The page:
Neal Weisenberger

Gardening in the Antelope Valley can be a challenge.

There are many other places with hotter summers. There are a lot of other places with colder winters. There are more places with less rainfall. There are many other places with a shorter growing season. There are many places with worse soil conditions than our local soil.

However, the combination of the weather and soil makes gardening in the Antelope Valley a real challenge. If you can grow vegetables or have a nice flower garden or landscape here in the Antelope Valley, you would be considered a great gardener in other places with more favorable conditions. If you have a great garden in the Antelope Valley, you would be a world-class gardener in better areas.

If we were living in Minnesota, we would think the teens were balmy; of course, Los Angeles believes the temperatures in the 50s are too cold. The challenge with the temperature in the Antelope Valley is due to the temperature fluctuations. There are only a few places that are as cold and as hot on the same day. We have had 60-degree temperature changes over a 24- to 48-hour period. This really confuses plants. We have so many false springs that also confuse plants and gardeners.

The dry arid winds also make it difficult to select and grow plants. Many of our plants that tolerate dry, hot conditions will not tolerate our cold winters.

Sunset publication classifies the Antelope Valley as Zone 11. They also classify Barstow, Baker, Bishop and Las Vegas as Zone 11. Perhaps we have a common climate, but there are even climate differences between areas like Quartz Hill and east Lancaster.

I feel that our climate is similar to a cold Bakersfield. We have about the same rainfall, humidity and summer heat, but we are around 25 degrees colder in the winter. Because of this, I sometimes check Sunset and see if the plant will grow in  zones 3 and 8. Zone 8 is Bakersfield and zone 3 includes some of the coldest areas of California. If the plant is listed to grow in both zones 3 and 8, it should be able to grow here.

We have many false springs each year. The first frost-free day is considered April 17, even though there have been some freezing temperatures after that date. On the first of April, there is still a 50-50 chance of freezing weather. Most of our fruit trees start blooming in the middle of February and are in full bloom by the first week of March. There is a very good chance the fruit or flowers will freeze. Gardeners become excited about tomatoes showing up in the garden centers in March and plant way too early. Most of the warm season vegetables and flowers need to be planted in May.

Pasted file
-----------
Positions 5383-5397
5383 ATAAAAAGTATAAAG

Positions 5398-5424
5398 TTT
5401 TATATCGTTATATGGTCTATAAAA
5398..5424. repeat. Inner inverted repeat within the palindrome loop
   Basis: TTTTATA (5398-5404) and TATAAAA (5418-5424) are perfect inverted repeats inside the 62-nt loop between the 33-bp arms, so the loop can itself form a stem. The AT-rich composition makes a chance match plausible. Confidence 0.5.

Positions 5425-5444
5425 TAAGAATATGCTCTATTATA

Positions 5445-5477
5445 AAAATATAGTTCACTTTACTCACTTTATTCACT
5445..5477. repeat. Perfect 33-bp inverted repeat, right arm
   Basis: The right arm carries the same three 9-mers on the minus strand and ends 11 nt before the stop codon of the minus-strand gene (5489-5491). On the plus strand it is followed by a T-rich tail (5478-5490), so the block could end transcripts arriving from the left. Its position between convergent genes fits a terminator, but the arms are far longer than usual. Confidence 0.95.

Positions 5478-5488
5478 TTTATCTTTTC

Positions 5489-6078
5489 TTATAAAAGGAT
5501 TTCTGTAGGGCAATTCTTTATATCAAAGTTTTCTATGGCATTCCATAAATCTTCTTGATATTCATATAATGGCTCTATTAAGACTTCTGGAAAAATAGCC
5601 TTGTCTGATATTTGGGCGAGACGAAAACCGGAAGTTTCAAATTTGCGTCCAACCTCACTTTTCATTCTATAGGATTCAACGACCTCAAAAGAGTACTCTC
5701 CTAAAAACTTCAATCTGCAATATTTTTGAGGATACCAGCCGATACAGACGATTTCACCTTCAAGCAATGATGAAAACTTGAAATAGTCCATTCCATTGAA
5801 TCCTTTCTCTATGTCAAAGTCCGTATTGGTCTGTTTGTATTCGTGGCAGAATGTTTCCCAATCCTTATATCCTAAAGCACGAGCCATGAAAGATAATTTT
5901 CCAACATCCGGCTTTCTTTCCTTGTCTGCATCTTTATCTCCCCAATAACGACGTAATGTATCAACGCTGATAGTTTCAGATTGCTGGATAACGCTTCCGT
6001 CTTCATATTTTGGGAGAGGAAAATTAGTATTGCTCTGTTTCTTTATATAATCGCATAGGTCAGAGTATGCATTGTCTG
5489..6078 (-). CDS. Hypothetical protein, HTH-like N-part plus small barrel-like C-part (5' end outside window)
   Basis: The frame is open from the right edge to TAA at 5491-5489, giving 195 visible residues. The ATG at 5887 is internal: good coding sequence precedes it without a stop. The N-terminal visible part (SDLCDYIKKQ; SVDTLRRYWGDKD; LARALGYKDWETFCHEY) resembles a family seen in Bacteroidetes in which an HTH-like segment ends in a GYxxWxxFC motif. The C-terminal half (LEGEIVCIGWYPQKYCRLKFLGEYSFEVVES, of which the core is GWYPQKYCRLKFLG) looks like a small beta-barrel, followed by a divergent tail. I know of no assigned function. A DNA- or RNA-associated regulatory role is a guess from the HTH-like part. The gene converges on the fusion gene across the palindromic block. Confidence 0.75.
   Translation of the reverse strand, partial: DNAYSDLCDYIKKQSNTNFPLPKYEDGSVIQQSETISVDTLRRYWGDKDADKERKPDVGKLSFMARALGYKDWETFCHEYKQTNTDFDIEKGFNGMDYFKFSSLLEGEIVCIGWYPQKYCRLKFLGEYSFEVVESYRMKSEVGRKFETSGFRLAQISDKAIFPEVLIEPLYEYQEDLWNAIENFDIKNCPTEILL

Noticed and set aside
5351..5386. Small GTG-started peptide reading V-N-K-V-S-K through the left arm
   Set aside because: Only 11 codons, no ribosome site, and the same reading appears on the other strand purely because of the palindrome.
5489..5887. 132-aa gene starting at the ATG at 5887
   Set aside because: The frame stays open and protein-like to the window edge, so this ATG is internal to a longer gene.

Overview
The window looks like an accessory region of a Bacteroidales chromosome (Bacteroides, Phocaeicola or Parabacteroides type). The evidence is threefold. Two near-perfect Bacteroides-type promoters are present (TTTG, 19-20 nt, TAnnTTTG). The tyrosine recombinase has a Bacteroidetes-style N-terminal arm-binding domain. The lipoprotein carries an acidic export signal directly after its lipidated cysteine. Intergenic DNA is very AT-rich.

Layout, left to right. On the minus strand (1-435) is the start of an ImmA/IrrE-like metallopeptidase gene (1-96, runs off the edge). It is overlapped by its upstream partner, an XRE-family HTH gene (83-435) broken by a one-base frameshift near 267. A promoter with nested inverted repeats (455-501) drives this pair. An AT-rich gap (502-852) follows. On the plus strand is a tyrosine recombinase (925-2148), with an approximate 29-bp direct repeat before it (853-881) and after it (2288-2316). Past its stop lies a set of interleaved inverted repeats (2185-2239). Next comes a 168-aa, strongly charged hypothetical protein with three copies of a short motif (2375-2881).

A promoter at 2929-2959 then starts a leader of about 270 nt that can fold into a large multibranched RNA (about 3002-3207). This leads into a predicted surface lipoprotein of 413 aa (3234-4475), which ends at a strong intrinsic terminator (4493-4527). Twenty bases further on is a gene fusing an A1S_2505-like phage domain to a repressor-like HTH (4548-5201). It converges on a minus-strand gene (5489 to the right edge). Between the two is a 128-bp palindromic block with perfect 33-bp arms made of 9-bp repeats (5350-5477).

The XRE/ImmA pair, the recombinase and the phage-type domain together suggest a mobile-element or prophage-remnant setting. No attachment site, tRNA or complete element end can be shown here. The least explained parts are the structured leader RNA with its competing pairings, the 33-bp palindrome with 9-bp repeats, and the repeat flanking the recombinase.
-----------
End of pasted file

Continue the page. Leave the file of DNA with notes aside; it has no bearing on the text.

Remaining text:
Our first frost is usually considered Oct. 30, and it seems our plants are not prepared for the cold temperatures after a hot summer. Many people living in other parts of the United States would love to have this long of a growing season. However most of the winter and spring is still too wet and cold to enjoy their landscape. January can have beautiful weather in which we can enjoy the outdoors and our landscape. That was especially the case this year.

The typical soil in the Antelope Valley ranges from sandy loam to pure sand with abundant amounts of limestone and low amounts of organic matter. The last two conditions lead to poor soil structure that makes our soils act like concrete and become hard to dig. In tracts homes they also wet and compact the soil to prevent your house from cracking, this can really make the soil very hard. The limestone also increases the soil pH making the soil alkaline. Most plants prefer a slightly acid soil and specialty plants like camellias prefer a very acid soil. Our alkaline soil tends to make many of our plants have yellow leaves.

Gardening in the Antelope Valley is not impossible; it is a challenge, though. Planning helps you get through the challenges.

(1) comment

Seirra_Pelona

Do you have any books or a collection of your columns available to someone who is trying to make a go of gardening here?

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